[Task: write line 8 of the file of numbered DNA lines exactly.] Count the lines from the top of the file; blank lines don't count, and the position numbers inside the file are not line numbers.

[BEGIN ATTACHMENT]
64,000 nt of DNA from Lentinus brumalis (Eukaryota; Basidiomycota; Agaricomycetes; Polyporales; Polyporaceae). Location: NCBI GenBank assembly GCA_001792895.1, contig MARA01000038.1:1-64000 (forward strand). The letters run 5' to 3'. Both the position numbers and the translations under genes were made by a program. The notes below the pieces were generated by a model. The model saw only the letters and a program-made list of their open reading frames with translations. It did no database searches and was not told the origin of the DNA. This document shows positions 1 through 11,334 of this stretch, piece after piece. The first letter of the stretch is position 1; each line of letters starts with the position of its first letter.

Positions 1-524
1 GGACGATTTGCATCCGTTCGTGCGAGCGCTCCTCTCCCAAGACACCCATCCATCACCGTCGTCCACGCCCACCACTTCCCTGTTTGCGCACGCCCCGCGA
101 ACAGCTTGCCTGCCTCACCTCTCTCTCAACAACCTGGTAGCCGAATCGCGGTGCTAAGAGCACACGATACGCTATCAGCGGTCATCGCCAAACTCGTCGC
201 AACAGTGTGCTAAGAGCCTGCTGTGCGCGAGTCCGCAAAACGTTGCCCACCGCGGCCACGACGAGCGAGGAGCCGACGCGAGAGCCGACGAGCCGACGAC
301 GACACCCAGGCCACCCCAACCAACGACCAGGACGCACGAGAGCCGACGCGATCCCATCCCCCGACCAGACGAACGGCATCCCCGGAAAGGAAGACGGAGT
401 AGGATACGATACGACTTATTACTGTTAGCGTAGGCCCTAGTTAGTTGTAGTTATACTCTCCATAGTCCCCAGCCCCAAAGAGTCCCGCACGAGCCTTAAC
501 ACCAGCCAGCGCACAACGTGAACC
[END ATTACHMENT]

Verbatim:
501 ACCAGCCAGCGCACAACGTGAACC